Lolong never should have been captured
The death of crocodile Lolong continues to be a hot topic for discussion. In this essay, I would like to point out some important aspects of crocodile biology and ecology.
In the Philippines, only few people have some knowledge about crocodiles. These include those who raise crocodiles for the crocodile industry or for conservation and biologists from academic institutions who have done some research work on the few remaining individuals of the two species of crocodiles found in the country.
From published accounts on crocodiles, it is known that they are an ancient group, having survived for millions of years in their natural habitats before the predominance of human beings. Humans generally fear them because of the misconception about their occasional man-eating habit. This negative behavior of crocodiles is given more weight than the benefits they provide human beings, and they are viewed as species to be eliminated rather than to be conserved.
But thinking more deeply, it can be seen that many cases of human accidents happen because human beings intrude into crocodile habitats. Such habitats are often marginal areas suited only for crocodiles and other wildlife species. Man, being superior in intellect compared to crocodiles, should avoid direct contacts with crocodiles and should reserve wild areas for crocodiles and other wildlife species.
With regard to Lolong, it is likely that it lived in the Agusan Marsh for many decades, for perhaps some 5 or 6 decades based on its size at 20.4 feet in total length and a weight of more than a ton. In the marsh, it was able to co-exist with many smaller individuals of its kind, being a social species. It can also be assumed that prior to its capture it was a healthy animal, as there is no reason to assume that it was sick. Crocodiles in their natural habitat are known to be hardy species. Because crocodiles are hardy species, they have been crocodiles for millions of years of evolutionary history. For this reason, they are aptly called “living fossils.”
Other aspects of their biology include possessing powerful stomach juices that can kill bacteria and the ability to digest the toughest food materials like bones. Crocodiles are able to use the nutrients from the hard-to-digest food materials. Crocodile stomach analysis reveals that only few chemical substances escape digestion by their digestive juices. It has also been reported that crocodile blood fluids do kill certain bacteria.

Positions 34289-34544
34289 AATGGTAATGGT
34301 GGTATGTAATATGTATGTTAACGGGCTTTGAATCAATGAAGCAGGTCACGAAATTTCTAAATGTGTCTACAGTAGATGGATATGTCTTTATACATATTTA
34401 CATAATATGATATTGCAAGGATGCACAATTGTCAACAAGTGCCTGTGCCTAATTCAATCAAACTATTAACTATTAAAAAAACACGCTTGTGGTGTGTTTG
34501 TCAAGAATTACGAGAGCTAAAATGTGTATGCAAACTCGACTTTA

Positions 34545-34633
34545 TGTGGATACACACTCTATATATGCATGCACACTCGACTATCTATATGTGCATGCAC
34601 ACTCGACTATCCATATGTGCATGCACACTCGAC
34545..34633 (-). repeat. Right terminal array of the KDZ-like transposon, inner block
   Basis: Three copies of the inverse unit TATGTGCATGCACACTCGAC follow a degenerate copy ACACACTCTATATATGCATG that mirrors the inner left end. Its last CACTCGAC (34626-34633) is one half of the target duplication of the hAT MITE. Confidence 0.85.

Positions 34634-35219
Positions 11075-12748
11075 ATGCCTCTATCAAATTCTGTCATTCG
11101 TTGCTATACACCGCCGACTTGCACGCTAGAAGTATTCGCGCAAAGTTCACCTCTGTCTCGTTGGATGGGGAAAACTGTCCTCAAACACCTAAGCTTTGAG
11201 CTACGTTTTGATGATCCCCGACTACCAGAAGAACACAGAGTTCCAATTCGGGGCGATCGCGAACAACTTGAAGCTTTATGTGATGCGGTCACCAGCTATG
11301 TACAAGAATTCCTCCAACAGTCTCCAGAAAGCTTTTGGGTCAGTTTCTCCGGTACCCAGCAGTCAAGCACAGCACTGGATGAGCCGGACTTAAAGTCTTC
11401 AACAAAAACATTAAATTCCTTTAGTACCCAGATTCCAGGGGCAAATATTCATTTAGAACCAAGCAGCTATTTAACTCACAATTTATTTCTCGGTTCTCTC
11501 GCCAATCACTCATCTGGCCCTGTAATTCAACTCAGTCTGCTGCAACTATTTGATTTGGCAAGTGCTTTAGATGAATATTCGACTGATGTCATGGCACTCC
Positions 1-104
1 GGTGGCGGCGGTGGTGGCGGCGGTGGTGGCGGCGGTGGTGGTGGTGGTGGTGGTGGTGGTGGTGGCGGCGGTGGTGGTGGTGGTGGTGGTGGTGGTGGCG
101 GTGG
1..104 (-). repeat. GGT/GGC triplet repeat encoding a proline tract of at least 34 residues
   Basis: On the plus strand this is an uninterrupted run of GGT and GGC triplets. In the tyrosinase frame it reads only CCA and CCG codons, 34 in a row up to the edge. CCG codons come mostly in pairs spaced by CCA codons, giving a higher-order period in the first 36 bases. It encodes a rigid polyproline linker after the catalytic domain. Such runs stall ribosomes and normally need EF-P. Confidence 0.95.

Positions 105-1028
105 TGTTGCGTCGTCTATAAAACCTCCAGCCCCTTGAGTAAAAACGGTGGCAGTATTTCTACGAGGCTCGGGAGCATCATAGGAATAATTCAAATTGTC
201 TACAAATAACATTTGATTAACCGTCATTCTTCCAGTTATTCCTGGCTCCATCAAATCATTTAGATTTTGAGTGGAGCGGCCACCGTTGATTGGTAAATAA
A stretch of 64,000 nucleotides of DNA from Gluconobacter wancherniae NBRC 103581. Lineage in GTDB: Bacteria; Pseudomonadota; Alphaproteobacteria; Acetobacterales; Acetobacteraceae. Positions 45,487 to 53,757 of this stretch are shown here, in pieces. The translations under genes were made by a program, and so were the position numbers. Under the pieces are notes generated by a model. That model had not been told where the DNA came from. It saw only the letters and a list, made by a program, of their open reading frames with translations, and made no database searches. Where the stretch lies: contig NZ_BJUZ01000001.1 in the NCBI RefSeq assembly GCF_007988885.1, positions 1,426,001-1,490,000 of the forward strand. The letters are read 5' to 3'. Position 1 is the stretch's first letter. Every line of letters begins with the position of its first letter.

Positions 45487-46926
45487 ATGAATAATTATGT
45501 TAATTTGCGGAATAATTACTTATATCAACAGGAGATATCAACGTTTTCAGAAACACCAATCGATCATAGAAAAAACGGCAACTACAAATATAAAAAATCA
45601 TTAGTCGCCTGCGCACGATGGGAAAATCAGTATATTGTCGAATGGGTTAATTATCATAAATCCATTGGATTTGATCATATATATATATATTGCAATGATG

In their natural habitats, crocodiles engage in many activities such as swimming and other movements needed for capturing their food. The buoyancy effect of water greatly enables them to float or move about freely in their habitats. Crocodiles also often move out of the water to bask in the sun to regulate their body temperatures.
They are often seen on stream and river banks. However, they rarely go on land very far from water. Because of its heavy weight of more than one ton, Lolong could not probably walk or run for long distances with its body elevated from the ground.
The rearing of wild creatures like crocodiles of the size of Lolong requires that they be provided an enclosure or pen that approximates their normal habitats in the wild in terms of size, substrate, water depth, basking sites, food source, etc.
It is becoming clear that wild crocodiles now existing in various places of the country should no longer be captured. They should be managed in their natural habitats. The reason for this is to avoid trauma associated with the capture process. If for valid reasons large crocodiles have to be captured, an acceptable procedure that will not injure or traumatize them, such as the present methods used in capturing large mammals, should be used.
That Lolong had been sick before its capture in Agusan Marsh has little or no basis at all. More likely it was a healthy animal, as evident from the foregoing discussion. But it must be noted that Lolong’s health status was not determined during the one and a half years of its captivity. - Rappler.com
Dr. Angel Alcala is a marine biologist and former Secretary of the Department of Environment and Natural Resources (1992-1995). He is a world-renowned crocodile expert, pioneer conservationist and Chairman of the Crocodylus Porosus Philippines Inc. association of commercial crocodile farms. Dr. Alcala is also is research professor and Director of Silliman University's Angelo King Center for Research and Environmental Management.